Security Corner

May 7 2011   3:32PM GMT

LastPass Experiences Network Anomaly, Forces Users to Change Master Passwords



Posted by: Ken Harthun
Tags:
data breach
LastPass
security awareness
Security best practice

Earlier this week, I noticed errors from LastPass when I fired up my browser and was unable to log in manually with my normal master password. I didn’t pay much attention to this at first since the email address I used to log in was one I shut down recently. I figured that was the reason and made a mental note to go change it later. But, when I tried to log in to LastPass to change my account settings (using a one-time password that I had previously created), I got a notice saying that the LastPass servers were overloaded and that I should try again later. That’s when I began to take a deeper look and discovered what others already knew: LastPass had noticed an “anomaly” in their network traffic and as a precaution had begun to force users to change their master passwords.

According to LastPass’s blog, May 4th, 2011, here’s what happened:

LastPass Security Notification

We noticed an issue yesterday and wanted to alert you to it. As a precaution, we’re also forcing you to change your master password.

We take a close look at our logs and try to explain every anomaly we see. Tuesday morning we saw a network traffic anomaly for a few minutes from one of our non-critical machines. These happen occasionally, and we typically identify them as an employee or an automated script.

In this case, we couldn’t find that root cause. After delving into the anomaly we found a similar but smaller matching traffic anomaly from one of our databases in the opposite direction (more traffic was sent from the database compared to what was received on the server). Because we can’t account for this anomaly either, we’re going to be paranoid and assume the worst: that the data we stored in the database was somehow accessed. We know roughly the amount of data transfered and that it’s big enough to have transfered people’s email addresses, the server salt and their salted password hashes from the database. We also know that the amount of data taken isn’t remotely enough to have pulled many users encrypted data blobs.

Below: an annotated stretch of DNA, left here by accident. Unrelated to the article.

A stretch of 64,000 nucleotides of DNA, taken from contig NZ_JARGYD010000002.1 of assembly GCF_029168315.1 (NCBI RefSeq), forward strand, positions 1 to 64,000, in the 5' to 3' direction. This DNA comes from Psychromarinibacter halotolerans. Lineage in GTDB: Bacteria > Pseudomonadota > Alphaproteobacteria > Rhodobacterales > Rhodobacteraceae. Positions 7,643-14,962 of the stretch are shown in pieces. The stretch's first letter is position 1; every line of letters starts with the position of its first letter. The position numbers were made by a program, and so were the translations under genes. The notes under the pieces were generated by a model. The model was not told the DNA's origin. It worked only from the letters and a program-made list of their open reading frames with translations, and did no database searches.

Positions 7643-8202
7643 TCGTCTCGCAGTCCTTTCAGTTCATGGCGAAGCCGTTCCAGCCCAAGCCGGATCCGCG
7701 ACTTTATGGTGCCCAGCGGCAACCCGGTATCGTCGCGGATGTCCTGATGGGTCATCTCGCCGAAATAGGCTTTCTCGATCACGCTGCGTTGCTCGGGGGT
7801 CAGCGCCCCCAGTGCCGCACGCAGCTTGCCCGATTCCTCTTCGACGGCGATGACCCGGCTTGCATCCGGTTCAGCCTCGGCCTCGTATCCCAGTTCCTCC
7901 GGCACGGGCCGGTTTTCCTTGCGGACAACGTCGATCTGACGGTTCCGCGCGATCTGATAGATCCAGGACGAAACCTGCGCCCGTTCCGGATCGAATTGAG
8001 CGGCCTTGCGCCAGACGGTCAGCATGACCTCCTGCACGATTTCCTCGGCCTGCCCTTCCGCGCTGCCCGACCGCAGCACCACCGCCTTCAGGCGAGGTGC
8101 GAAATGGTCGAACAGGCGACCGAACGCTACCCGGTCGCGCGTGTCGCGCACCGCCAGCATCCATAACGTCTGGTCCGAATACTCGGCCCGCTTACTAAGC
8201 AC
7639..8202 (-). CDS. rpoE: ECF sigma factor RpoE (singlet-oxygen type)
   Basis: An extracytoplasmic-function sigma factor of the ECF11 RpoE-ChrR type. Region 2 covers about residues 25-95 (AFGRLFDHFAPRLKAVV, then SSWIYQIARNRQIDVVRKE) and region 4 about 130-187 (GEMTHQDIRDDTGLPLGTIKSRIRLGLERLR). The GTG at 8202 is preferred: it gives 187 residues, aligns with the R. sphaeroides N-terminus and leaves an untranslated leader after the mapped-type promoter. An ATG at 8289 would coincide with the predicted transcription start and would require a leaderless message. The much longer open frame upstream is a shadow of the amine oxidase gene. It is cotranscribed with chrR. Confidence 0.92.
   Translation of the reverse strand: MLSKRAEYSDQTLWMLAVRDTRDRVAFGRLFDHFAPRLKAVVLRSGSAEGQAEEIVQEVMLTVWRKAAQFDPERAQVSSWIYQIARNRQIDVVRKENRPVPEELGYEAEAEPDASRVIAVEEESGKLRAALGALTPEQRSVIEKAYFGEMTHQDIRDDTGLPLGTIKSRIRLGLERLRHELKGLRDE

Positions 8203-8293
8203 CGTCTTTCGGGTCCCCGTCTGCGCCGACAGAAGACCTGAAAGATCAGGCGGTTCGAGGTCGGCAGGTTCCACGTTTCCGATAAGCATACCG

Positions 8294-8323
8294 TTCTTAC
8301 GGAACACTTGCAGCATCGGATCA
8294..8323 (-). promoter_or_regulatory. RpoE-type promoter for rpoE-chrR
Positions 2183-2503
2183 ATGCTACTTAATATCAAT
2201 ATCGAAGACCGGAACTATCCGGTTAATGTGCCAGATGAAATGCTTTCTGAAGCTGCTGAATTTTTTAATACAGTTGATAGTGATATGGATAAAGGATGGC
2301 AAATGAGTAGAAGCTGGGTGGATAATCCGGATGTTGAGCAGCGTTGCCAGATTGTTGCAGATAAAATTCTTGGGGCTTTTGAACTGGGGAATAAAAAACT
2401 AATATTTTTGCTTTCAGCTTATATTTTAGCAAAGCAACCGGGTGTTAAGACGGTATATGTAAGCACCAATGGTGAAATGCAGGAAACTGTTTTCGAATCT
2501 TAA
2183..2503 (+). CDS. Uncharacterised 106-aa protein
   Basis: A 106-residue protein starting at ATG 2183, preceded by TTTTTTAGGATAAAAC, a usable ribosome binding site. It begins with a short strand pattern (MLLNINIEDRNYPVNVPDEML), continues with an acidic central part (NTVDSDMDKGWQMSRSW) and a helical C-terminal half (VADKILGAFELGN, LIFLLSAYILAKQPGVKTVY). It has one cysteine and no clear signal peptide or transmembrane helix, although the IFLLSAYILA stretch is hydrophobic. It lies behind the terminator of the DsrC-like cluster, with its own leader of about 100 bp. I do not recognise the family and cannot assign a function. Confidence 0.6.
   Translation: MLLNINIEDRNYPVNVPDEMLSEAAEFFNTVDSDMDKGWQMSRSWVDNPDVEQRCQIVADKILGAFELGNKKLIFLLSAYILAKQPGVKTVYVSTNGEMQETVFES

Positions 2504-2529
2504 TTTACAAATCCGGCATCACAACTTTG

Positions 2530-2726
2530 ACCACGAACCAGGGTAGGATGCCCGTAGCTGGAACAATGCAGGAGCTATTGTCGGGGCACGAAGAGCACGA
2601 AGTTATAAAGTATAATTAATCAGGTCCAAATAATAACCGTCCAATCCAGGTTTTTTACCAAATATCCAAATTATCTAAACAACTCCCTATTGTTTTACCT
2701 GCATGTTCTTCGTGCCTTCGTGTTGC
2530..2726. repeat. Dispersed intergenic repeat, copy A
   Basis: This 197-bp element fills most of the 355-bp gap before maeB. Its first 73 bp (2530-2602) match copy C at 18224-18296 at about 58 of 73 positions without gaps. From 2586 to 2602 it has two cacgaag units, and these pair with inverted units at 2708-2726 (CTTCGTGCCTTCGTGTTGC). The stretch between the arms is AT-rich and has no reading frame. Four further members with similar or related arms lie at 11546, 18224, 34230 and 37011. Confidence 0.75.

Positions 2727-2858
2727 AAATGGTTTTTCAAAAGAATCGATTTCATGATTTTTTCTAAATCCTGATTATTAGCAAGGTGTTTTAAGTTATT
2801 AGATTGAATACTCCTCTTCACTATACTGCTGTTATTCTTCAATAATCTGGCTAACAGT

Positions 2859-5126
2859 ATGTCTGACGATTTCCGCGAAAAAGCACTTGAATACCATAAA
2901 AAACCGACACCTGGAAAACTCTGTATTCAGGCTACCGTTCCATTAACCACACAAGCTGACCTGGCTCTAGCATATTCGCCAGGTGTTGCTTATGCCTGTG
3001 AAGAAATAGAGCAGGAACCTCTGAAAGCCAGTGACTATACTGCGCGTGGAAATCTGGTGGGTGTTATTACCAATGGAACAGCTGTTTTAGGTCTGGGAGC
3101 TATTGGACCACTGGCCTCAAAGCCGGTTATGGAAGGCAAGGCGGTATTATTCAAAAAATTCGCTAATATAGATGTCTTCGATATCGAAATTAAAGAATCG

LastPass posted ongoing updates to the situation as it developed. The second update explained why I couldn’t get in properly.

Update 2, 2:15pm EST:

Record traffic, plus a rush of people to make password changes is more than we can currently handle.

We’re switching tactics — if you’ve made the password change already we’ll handle you normally.If you haven’t the vast majority of you will be logged in using ‘offline’ mode so you can still use LastPass like normal and get back to your day, only syncing of new password should suffer (and you’ll see the bar).

As it stands right now, I was able to log in with my original master password (which is very strong) and make account change settings, so everything seems to be back to normal. As of 9 am 5/7/2011, this the posted status on the blog:

Update 8, ~9am 05/07 EST:
We enabled password change to greater percentages overnight and now to all users. Again please note that there is no need to panic, all accounts were put into a locked down mode of only allowing previous login locations or verify via email, until password change.
We’re asking any users that have current issues with a password change to contact us — we will restore you from backups. Many have been people forgetting what password they changed to so make sure you practice that new password a number of times after you change it.
We appreciate your patience, we’ll continue to update with any changes.

So, back to normal it seems. And even though LastPass’s response over a mere “oddity” caused some major inconvenience for many of its users, I am even more confident in their security than I was before. Think about it. They saw something odd in their network traffic that they couldn’t explain. They saw a risk that sensitive information was getting into the wrong hands and they immediately took action, keeping users updated with detailed information about what they were doing and why and told users what to do about it.

Kudos to LastPass for being a good example of how to do security the right way.

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